Tag: Roy Childs
In the 60s Roy Child wrote an open letter to Ayn Rand critiquing her support for the limited state. Rand held that all human interaction should be voluntary except that the right to use force in self-defence must be delegated to the state, whose only legitimate purpose is to exercise that right. This means maintaining a police agency, an army, and a judiciary and nothing more, save for a legislature and executive strictly limited to directing the functions of these three agencies.
Child’s critique essentially relied on the inconsistency in Rand’s absolute confidence in man’s reasoning power to enable him to acquire food, shelter, clothing as well as other necessities and desireables without the assistance of a coercive monopoly (the state), or resorting to the use of force or fraud himself; while, in effect, insisting that he would act irrationally when it came to defending his life and property. Child countered by expressing greater confidence in a free man’s rationality, pointing to the mutual benefits individuals, or their agents, would enjoy from cooperating in self-defence.
(My purpose here is not to repeat Child’s convincing argument but merely to allude to it to introduce my main point which will follow. Click the link above to read his letter.)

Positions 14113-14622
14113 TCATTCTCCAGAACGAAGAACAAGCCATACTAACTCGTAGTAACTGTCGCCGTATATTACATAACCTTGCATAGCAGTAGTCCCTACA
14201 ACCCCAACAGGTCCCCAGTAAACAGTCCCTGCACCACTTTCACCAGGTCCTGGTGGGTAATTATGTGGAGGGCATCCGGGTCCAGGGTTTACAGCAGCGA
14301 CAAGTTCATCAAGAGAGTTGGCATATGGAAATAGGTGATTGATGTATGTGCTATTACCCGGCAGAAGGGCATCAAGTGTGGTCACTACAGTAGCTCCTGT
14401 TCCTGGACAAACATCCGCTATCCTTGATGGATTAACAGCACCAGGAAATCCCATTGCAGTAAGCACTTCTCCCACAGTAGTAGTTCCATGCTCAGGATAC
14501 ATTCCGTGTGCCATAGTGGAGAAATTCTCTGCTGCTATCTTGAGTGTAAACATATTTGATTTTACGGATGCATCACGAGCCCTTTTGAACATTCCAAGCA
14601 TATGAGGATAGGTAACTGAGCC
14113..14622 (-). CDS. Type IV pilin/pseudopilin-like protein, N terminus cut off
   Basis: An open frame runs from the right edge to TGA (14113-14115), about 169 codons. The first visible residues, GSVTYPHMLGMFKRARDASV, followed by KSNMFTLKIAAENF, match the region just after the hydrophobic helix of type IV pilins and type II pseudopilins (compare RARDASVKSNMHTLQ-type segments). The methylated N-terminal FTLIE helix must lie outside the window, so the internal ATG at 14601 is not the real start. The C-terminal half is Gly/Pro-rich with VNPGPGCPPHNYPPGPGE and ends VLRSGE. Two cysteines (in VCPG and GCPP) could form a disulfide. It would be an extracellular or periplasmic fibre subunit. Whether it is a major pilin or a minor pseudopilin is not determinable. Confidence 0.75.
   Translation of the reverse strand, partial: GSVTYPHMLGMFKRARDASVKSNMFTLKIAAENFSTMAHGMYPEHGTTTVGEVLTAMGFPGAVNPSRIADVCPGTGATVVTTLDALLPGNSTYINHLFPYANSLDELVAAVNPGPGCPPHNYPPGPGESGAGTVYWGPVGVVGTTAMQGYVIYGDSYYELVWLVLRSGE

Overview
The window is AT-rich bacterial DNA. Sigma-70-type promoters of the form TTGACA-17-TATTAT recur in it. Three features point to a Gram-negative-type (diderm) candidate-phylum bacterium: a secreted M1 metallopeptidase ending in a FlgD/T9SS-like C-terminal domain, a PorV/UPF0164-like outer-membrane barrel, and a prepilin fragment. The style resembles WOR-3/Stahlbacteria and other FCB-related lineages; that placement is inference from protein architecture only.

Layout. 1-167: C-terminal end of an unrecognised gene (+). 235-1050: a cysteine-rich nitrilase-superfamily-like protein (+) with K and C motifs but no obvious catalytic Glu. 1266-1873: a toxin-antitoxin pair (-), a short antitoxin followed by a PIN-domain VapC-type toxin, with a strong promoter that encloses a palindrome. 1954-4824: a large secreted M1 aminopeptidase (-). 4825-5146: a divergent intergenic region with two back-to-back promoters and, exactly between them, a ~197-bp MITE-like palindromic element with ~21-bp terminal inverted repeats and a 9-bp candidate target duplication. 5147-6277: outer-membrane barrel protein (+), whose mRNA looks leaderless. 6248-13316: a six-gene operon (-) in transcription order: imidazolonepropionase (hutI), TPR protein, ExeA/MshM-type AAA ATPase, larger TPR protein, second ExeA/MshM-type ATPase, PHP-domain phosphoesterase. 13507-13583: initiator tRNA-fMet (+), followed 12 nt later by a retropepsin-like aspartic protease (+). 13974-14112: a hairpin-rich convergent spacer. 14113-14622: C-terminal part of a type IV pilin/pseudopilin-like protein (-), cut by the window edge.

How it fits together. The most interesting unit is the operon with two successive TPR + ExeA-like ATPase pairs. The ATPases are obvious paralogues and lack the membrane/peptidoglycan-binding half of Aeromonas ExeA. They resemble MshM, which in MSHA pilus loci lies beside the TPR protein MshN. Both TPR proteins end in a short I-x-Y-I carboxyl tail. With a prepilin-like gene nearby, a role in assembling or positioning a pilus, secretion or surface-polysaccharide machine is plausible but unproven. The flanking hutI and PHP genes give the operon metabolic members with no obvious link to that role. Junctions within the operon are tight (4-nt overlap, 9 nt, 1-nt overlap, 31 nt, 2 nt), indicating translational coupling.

I can see no flaw in Child’s argument and am persuaded to support that political theory, a subset of libertarianism, know commonly as “anarcho-capitalism”.
“Anarchy” literally means “no rule” and this is misleading. Conventionally this term suggests a state of chaos, a wild west of lawless violence. No outcome could be further removed from that sought by those who would eliminate force from all human relationships.
Rather than no rule, we seek respect for our right to choose how, and by whom, we are ruled. Think of the term “ruled”. It refers to that set of rules which our interactions. Even if I rule, and I am ruled by, only myself, I am still ruled if I voluntarily subscribe to a set of rules to govern my actions – I am then a “self-ruler”. “To rule” and “to govern” are synonymous so I might also refer to myself as a self-governor.
The rule which anarcho-capitalists advocate as being the only proper one to apply to interpersonal interactions is that no one person may initiate violence against another. Thus we believe in rules and in being ruled, or, in other words, to being governed and thus, in government – self-government. This is hardly the same as supporting a chaotic, wild-west.
So if not the wild west, why not? What would a society of self-governors look like? If an announcement was made that the thieving, graft-ridden politicians had given up and in one-year’s time the state would be abolished what would you do?